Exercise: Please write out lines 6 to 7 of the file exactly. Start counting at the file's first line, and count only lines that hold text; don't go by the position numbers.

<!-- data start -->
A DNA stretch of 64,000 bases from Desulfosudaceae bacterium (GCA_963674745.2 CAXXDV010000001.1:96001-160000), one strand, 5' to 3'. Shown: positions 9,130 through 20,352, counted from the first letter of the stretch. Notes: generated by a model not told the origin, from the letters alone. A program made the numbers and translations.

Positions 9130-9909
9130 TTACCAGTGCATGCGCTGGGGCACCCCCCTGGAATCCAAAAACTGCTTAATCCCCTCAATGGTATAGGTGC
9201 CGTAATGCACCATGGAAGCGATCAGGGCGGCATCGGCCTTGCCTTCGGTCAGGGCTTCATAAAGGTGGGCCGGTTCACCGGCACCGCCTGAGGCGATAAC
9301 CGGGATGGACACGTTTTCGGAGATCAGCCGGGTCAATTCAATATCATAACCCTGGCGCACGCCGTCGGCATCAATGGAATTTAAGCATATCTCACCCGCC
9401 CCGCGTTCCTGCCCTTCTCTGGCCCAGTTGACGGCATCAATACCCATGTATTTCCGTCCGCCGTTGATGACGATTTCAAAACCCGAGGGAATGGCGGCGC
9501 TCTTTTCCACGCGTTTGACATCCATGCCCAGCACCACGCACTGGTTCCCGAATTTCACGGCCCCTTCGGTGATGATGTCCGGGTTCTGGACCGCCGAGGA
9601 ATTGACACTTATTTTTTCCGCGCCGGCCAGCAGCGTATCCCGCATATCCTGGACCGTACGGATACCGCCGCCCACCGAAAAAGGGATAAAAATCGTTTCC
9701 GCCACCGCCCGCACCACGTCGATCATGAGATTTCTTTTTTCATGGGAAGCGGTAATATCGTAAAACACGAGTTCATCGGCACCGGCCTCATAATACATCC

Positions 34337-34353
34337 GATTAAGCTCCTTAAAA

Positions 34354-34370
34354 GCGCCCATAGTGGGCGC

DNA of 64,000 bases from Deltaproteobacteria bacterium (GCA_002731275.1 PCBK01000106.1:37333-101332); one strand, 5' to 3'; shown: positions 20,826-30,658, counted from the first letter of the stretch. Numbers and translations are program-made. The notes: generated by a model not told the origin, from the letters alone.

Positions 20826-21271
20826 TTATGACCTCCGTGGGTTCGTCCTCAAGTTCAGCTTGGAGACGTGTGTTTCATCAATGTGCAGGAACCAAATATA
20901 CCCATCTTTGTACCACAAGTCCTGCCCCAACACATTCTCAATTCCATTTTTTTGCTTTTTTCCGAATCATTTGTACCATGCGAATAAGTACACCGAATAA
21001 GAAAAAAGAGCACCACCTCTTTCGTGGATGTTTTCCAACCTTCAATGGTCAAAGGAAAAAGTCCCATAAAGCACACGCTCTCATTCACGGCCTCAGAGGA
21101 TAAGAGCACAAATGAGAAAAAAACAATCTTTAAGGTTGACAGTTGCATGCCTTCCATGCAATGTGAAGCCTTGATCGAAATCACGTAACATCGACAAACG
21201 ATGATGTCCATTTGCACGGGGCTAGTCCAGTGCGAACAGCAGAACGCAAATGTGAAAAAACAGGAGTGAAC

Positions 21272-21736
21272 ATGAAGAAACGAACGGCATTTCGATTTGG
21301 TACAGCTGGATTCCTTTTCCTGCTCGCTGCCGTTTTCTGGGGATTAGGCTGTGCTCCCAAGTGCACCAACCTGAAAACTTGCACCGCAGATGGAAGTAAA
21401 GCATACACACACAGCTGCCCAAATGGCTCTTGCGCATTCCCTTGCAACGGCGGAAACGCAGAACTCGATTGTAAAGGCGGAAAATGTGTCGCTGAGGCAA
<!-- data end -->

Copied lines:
9401 CCGCGTTCCTGCCCTTCTCTGGCCCAGTTGACGGCATCAATACCCATGTATTTCCGTCCGCCGTTGATGACGATTTCAAAACCCGAGGGAATGGCGGCGC
9501 TCTTTTCCACGCGTTTGACATCCATGCCCAGCACCACGCACTGGTTCCCGAATTTCACGGCCCCTTCGGTGATGATGTCCGGGTTCTGGACCGCCGAGGA